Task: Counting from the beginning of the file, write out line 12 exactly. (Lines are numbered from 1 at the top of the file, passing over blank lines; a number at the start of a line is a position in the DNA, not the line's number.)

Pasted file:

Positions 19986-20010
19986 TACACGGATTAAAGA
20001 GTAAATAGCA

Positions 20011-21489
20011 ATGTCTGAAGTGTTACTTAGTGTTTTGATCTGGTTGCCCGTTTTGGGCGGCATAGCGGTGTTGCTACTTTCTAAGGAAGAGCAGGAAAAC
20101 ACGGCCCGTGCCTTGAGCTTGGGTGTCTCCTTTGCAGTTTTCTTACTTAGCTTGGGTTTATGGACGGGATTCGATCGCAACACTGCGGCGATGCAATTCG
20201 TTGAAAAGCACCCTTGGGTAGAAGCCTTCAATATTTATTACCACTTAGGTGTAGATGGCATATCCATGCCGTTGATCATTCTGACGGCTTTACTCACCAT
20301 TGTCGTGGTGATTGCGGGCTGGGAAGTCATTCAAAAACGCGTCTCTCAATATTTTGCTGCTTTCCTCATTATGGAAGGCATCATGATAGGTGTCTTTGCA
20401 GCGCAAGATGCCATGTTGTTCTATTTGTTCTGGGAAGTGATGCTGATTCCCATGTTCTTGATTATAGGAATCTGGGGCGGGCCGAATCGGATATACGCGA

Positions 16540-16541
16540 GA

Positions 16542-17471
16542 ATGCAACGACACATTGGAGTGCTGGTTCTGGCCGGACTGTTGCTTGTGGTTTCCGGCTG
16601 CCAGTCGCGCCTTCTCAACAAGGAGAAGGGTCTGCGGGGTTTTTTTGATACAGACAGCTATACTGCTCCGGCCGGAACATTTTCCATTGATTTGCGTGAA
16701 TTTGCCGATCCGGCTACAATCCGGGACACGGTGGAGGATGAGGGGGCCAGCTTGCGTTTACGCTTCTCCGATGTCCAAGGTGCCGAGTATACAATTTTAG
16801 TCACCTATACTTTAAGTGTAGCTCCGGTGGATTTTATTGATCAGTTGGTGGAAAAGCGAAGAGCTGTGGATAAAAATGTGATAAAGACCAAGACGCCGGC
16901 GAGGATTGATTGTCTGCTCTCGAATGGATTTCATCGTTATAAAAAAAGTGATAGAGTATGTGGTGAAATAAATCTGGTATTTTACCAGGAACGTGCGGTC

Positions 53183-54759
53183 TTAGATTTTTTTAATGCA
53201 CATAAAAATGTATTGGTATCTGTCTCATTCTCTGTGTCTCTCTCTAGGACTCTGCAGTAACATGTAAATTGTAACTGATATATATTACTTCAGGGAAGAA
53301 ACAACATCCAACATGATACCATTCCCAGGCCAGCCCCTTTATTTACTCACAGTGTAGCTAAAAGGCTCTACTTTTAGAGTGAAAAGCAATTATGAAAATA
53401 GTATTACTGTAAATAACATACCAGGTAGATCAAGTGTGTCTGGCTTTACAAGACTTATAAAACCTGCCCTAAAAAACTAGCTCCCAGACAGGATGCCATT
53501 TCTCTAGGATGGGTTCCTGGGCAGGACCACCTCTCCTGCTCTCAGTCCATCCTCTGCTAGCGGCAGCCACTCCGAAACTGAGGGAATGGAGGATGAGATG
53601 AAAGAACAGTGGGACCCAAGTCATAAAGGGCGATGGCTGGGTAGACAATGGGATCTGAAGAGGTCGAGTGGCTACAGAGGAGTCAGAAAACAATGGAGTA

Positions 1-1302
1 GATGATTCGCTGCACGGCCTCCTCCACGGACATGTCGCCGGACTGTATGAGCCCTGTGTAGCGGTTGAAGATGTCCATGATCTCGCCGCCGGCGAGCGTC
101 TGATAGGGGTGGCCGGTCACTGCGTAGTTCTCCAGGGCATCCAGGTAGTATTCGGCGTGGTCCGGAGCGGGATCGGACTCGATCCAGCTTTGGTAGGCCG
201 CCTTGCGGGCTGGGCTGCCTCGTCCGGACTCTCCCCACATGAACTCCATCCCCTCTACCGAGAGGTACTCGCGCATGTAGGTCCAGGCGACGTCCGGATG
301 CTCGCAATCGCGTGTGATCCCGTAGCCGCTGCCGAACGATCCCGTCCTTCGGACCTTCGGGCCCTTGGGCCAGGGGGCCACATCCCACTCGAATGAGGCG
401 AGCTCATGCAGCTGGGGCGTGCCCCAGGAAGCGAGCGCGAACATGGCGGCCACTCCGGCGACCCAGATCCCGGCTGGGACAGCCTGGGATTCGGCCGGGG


Positions 16542-17471